Audiences in Action

Chronicle of the workshop "Audiences in Action", which was held as part of the activities organised around the award ceremony for the Cultural Innovation Prize.

The girls Race, 1908-1913, Canada.

The girls Race, 1908-1913, Canada. Source: Library and Archives Canada.

To coincide with its 20th anniversary, the CCCB organised the Cultural Innovation International Prize, which focused on the theme of audiences in its first edition. After analysing over one hundred submissions, the organisers detected some common concerns, namely: permeability, communication, and mobility. These became the core themes of the workshop Audiences in Action, which was held as part of the programme of activities organised around the award ceremony for the Prize. It has become clear that audiences are not a passive entity but a participatory and at the same time complex and fragmented phenomenon.

For more than six years now, the CCCBLab has been exploring the world of participatory audiences, which is now at the 2.0 stage after trends such as “co-”, prosumer, and activist audiences… All this renewal implies – or should imply – a change of mentality as a result of a crisis that is not just economic but also social, environmental, and ethical. Even so, massification, fads, and superficial readings also form part of this global trend. We could say that there were two doorways that allowed these changes: that of the sector that sought the de-hierarchisation of society, and that of the sector that wanted to keep doing more of the same, but in greater numbers and with more success, and jumped on the participation bandwagon with the intention of becoming more popular and increasing “sales”, both tangible and intangible.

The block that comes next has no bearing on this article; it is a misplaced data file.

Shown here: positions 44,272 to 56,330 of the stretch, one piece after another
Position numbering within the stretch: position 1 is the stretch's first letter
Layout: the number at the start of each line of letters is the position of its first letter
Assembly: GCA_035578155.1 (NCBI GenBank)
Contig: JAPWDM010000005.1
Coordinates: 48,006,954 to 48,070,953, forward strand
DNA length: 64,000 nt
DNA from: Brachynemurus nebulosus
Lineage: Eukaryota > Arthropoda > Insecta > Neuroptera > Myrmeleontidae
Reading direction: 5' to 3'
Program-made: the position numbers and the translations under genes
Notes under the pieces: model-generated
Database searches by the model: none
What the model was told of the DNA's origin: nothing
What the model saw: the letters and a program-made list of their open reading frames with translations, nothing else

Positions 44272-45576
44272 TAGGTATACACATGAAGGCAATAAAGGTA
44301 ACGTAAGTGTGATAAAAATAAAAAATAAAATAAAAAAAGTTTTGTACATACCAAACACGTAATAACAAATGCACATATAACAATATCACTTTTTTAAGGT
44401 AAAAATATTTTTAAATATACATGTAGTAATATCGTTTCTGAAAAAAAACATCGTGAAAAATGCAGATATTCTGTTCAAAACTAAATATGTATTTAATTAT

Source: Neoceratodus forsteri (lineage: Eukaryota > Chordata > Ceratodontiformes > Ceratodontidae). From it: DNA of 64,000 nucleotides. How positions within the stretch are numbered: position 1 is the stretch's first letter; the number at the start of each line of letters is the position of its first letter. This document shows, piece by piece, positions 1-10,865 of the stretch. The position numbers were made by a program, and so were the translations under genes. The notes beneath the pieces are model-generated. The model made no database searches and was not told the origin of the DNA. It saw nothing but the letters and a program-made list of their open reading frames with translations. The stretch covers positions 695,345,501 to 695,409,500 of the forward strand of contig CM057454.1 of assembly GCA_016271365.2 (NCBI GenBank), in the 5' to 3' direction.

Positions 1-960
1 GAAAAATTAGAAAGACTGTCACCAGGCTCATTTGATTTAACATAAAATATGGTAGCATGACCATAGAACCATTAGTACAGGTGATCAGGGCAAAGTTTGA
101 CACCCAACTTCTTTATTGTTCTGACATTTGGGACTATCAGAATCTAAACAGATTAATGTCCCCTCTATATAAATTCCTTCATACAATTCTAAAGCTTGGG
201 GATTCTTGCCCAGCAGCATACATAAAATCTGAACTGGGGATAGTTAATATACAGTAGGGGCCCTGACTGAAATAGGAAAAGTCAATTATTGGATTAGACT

When we spoke about the 2.0 world a few years ago, we mentioned the possible risk of not moving beyond pressing the “Like” button and joked about the concept of Facebook-style participation. Now, social networks have become so widespread and this more superficial participation is so commonplace that we no longer question it. But if the seeds of participation – even if it is almost imperceptible, subtle and discreet – are allowed to grow into a tree… won’t it be the tree of co-creation and transversal structures? If we allow this trend or new approach to evolve, we reach the first doorway: a gradual de-hierarchisation of society, institutions, culture… That’s no easy task, and it is not the doorway that everybody chose. I don’t want to be defeatist, but six years on, co-creation has come up against some major obstacles: we’ve partially achieved recognition of multiple authorship, but what about the dilemma of returns? We’ve created open communication channels, but is anybody listening to the dialogue? Have we learnt to talk to each other? We all became more “modern” but did we truly grasp that this means working on projects, in transdisciplinary teams? That we have to contribute, value the process, have a shared objective… Or are we still creating divisions and hierarchies, imposing our ideas? These were in fact the three core conflicts that repeatedly came up in the projects submitted to the competition: Permeability, Communication, and Mobility.

And these were precisely the lines that the CCCBLab suggested I develop in the workshop Audiences in Action imparted by La Mandarina de Newton on 9 and 10 June, as part of the programme of activities organised in conjunction the award ceremony.

Participants during the workshop "Audiences in Action"

Participants during the workshop “Audiences in Action” [CCCB © Miquel Taverna, 2015].

The Workshop: Audiences in Action

La Mandarina de Newton had previously organised many workshops in collaboration with the CCCBLab, and this was an opportunity to reflect on these concepts and practices. It was structured around those three core ideas. One was Permeability or the movement of content, people, and dynamics from inside to outside the institution and vice versa. In keeping with this idea, the workshop was open to all, and participants were encouraged to move in and out of the discussion with their ideas, knowledge and questions. Communication has moved into new territories in which there are different channels, formats, and rules. As such, we decided to ask participants to present their projects in an increasingly accessible and prevalent way: audiovisual clips.